The effect of prolonged walking on leg muscle activity patterns and vulnerability to perturbations. Journal of Electromyography and Kinesiology.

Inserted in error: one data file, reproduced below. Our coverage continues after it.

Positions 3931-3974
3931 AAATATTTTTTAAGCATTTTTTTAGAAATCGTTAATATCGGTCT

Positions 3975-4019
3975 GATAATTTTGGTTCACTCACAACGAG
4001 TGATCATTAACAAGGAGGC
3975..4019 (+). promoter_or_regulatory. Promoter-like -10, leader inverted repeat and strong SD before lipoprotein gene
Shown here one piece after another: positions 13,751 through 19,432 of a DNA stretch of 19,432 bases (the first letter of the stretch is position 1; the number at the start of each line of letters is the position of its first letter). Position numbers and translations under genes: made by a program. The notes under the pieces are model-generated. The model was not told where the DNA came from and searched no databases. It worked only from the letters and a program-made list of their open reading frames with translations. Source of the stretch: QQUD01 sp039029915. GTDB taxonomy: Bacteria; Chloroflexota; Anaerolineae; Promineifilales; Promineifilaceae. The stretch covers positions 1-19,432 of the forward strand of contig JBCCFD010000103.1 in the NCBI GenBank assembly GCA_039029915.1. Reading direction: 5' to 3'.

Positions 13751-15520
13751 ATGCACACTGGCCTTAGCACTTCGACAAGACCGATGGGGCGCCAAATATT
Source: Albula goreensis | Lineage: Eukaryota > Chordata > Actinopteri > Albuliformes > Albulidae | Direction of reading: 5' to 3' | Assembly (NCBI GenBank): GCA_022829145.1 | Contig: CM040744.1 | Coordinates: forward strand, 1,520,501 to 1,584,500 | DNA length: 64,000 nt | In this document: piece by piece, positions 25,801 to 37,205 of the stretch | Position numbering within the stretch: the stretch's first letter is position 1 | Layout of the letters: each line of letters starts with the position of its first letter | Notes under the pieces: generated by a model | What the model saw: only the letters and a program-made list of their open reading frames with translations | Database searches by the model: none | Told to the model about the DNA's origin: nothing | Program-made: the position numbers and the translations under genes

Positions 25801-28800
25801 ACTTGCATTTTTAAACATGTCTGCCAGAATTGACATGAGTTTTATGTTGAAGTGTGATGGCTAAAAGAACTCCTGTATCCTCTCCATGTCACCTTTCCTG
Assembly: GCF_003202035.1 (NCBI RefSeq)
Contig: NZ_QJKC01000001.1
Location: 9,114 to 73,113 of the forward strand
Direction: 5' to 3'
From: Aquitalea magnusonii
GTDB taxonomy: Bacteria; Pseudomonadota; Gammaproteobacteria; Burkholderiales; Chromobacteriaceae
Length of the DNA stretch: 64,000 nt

Understanding the consequences and ecological relevance of muscle fatigue is important to guide the development of strategies to preserve independence. However, few studies have examined walking-related fatigue and the effects on walking instability. Our purpose was to investigate the effects of prolonged walking on leg muscle activity and vulnerability to balance perturbations. Eighteen healthy young adults completed a 30-min walking trial at their preferred walking speed while leg muscle activities were recorded. Before and after the 30-min walk, participants responded to five 5% body weight lateral force perturbations. Time-frequency analysis with wavelet transformation and principal component analyses assessed neuromuscular adaptations of muscles to prolonged walking. Following prolonged walking, we observed a time-dependent increase in EMG intensities at slower frequencies for the soleus and tibialis anterior and a decrease in mean amplitudes for the soleus, lateral gastrocnemius, and semitendinosus. Mean mediolateral CoM displacement following perturbations averaged 21% larger after the 30-min walk. Our results suggest that walking for 30 minutes at a comfortable speed elicits complex neuromuscular adaptations indicative of local muscle fatigue and an increased vulnerability to walking balance perturbations. These findings could inform fatigue monitoring systems or walking assistive devices aimed at reducing walking-related fatigue and maintaining independent mobility.